August 99

August 3, 1999

Dear friends,

If you could impact one nation in the world, which country would you choose? If you could help believers in just one nation who do not enjoy religious freedom, would you step in to help? Let me share an opportunity to be a "good Samaritan" to an "innkeeper" who can help those believers wrestling with religious liberty and other conflicts.

We're getting ready to make history in San Antonio. As far as we know our 1999 International Convocation, which may draw participants from 75 nations, will be the largest international gathering of Christians in the law profession ever. Held jointly with the Christian Legal Society, we expect to see over 800 in attendance, including 110 who will participate as our team.

The Ministry Vision: Advocates International is guided in its mission and methods by Christ's Good Samaritan parable. Working relationally, professionally and spiritually with those in law and related professions, our mission is to encourage and enable a global network of skilled advocates committed to religious liberty, reconciliation and professional ethics. We prepare and preserve the ground through law so that evangelism, church planting, and missions can take root, be nurtured and grow. We identify "innkeepers" within a nation and region committed to these objectives and connect them with those of like mind nationally, regionally and globally.

In recent months we have been able to add several strategic innkeepers to serve with us globally. Our "specialists" now include: 1) Elizabeth Batha, a British lawyer who serves as our full-time advocate at the UN Human Rights Commission in Geneva. 50% of her budget is underwritten by Christian Solidarity Worldwide in London; 2) Baasankhuu Octyabar directs our efforts in Mongolia; 3) Art Lees is our Legal Representative in China with offices in Chengdu. He makes regular visits to Beijing; 4) Nagi Kheir, an Egyptian immigrant, is our Director of Middle East Affairs operating from our main office; 5) Law Professor Lynn Buzzard oversees our legal training efforts from Campbell University; 6) Latchezar Popov directs our 100+ lawyer Rule of Law Institute in Bulgaria where they are engaged in 22 separate projects.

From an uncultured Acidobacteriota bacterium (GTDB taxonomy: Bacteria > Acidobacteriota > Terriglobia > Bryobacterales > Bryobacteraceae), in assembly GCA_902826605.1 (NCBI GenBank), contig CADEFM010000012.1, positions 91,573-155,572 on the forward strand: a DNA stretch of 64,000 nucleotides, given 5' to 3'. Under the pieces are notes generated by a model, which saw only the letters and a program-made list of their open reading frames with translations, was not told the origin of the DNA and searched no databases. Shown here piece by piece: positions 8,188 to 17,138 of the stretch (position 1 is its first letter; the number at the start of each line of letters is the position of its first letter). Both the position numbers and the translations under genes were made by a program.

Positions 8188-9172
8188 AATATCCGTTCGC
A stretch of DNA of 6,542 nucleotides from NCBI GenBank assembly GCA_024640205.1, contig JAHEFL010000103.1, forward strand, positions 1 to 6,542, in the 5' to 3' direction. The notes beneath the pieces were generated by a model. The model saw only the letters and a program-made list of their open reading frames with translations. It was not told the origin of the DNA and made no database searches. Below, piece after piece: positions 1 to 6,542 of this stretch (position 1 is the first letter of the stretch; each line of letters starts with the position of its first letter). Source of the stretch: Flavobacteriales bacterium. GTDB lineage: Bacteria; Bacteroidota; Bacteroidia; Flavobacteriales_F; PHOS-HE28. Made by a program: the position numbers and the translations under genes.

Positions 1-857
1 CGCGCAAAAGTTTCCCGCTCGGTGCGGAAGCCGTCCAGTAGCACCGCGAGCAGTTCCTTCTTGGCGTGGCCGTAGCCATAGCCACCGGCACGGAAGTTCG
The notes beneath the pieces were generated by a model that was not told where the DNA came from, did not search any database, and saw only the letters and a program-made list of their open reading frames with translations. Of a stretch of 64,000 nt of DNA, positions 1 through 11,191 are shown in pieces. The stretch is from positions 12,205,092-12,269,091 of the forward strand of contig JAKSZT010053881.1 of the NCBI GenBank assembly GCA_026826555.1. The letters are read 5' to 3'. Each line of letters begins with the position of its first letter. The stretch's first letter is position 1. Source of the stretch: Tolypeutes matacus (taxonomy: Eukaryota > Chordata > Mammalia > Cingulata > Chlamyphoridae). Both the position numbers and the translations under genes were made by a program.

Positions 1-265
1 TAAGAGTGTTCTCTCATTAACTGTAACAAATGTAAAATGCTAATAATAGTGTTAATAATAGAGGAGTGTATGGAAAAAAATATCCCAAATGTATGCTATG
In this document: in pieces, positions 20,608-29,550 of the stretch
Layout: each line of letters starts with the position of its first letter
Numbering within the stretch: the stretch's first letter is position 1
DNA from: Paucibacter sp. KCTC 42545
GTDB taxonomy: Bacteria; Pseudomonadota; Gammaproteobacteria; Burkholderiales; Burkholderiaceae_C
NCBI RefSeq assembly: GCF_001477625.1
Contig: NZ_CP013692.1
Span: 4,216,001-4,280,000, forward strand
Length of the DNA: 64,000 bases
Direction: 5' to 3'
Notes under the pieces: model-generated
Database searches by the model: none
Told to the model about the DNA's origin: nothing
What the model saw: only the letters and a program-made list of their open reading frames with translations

The 1999 International Convocation: Last year, Advocates brought together 51 innkeepers from 26 nations who returned home challenged to be the Daniels, Josephs, Esthers and Obadiahs in their profession. Their impact has already been significant. Many launched new Christian law groups, or re-energized dormant ones. Several have organized conferences, including those we are joining this summer in Bulgaria, Greece, Kenya, Romania, South Africa, South Korea, Uganda and Zambia. In 1999, we want to impact 50-75 nations in a similar way by inviting 110 strategic innkeepers. The Washington, DC program will follow our week in San Antonio where many of our guests will build lasting relationships with CLS members and their international colleagues as occurred at last year's CLS/AI conference. (See flyers).